|Stephens, Brian - BAYLOR COLLEGE OF MED|
|Cook, Douglas - TEXAS A&M UNIVERSITY|
|Penmetsa, R - TEXAS A&M UNIVERSITY|
Submitted to: Plant Physiology Supplement
Publication Type: Abstract Only
Publication Acceptance Date: June 1, 1998
Publication Date: N/A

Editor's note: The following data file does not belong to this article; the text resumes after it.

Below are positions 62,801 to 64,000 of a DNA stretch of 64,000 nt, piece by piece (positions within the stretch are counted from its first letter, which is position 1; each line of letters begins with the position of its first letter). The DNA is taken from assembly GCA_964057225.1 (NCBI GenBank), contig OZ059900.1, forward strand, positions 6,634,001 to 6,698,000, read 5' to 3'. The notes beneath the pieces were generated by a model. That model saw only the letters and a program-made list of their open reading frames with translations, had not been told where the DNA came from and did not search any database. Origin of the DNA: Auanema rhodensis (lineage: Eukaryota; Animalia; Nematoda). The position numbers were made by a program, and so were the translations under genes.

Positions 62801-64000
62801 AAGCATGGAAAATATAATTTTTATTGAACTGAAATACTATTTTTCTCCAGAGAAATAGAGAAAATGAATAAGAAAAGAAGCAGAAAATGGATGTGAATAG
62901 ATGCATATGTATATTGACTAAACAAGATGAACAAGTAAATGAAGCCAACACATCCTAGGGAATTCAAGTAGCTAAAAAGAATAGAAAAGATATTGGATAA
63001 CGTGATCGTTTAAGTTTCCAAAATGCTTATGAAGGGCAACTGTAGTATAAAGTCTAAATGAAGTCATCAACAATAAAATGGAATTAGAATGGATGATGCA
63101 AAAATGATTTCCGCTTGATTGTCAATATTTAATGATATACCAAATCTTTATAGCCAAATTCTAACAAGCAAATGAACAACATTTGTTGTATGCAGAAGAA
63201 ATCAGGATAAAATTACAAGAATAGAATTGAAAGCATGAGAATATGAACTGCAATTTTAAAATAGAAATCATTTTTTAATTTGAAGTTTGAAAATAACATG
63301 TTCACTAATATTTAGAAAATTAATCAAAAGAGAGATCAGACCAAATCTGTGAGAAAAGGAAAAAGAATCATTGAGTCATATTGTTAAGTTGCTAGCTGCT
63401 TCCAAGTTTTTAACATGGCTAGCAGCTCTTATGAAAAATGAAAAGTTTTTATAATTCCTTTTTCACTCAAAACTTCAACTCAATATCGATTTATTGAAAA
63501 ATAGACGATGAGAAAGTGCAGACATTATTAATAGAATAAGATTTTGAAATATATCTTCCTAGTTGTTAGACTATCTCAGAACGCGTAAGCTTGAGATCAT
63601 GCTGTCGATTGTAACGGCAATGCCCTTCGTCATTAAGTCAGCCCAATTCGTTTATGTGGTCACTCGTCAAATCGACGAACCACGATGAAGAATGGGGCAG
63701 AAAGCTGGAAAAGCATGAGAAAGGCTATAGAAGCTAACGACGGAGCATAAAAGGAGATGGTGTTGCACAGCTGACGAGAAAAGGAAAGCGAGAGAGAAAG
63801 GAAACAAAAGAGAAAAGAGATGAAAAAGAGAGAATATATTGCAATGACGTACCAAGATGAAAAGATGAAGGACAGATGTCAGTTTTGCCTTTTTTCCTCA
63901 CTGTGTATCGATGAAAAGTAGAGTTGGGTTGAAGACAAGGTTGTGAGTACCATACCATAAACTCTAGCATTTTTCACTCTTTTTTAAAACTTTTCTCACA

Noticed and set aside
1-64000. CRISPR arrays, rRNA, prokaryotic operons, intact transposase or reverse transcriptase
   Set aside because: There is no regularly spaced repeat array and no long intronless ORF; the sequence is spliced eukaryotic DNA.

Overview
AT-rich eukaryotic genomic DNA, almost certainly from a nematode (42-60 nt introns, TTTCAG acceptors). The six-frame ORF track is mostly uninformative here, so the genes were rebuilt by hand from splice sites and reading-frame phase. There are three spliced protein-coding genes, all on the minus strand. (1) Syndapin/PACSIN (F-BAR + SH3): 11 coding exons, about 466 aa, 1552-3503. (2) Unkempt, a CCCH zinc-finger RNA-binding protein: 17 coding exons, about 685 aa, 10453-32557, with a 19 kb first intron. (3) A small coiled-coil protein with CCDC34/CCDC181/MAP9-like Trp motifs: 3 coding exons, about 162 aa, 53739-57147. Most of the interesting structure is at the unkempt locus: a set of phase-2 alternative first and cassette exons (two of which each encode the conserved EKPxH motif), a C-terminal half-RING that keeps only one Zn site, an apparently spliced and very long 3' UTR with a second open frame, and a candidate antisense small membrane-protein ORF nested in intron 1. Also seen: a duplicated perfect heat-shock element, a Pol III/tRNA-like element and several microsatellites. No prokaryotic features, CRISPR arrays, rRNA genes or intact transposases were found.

Technical Abstract: We wish to understand processes of micronutrient metal homeostasis in higher plants and have found that metal mutants provide useful tools. Screening for metal hyperaccumulators is fairly easy because leaf metal toxicity results in readily visualized necrotic lesions. However, in order to achieve toxic levels, sufficient metal influx must occur via the roots. Thus, we have searched for a plant model in which a large portion of the root system is involved in metal influx. Medicago truncatula is a diploid autogamous legume species with a short generation time and a small genome size that has been proposed as a model genetic system. In M. truncatula, we found that Fe acquisition processes can be induced throughout much of the root system in response to Fe-deficiency. This differs from that in Arabidopsis, where Fe acquisition processes are localized only to regions near the root apices. Based on these results, our initial screen was focused on the identification of Fe mutants. Our screening procedure has been to grow M2 mutant plants to 4 weeks of age in vermiculite fertilized with a complete nutrient solution containing 100 uM Fe(III)-citrate. A screen of 3000 mutants yielded 5 plants with severe leaf necrosis; in all cases, leaf concentrations of Mn and Zn (but not Fe) were elevated 10- to 15-fold relative to wildtype. Transferring plants to hydroponic media with low levels of Mn and Zn accelerated plant growth and reduced the level of necrosis. M3 plants derived from each of the mutants also showed the necrotic phenotype. We will present an overview of our screening protocol and will provide mineral analysis, genetic, and physiological data on the metal hyperaccumulators. This work was funded by USDA-ARS Cooperative Agreement No. 58-6250-1-003.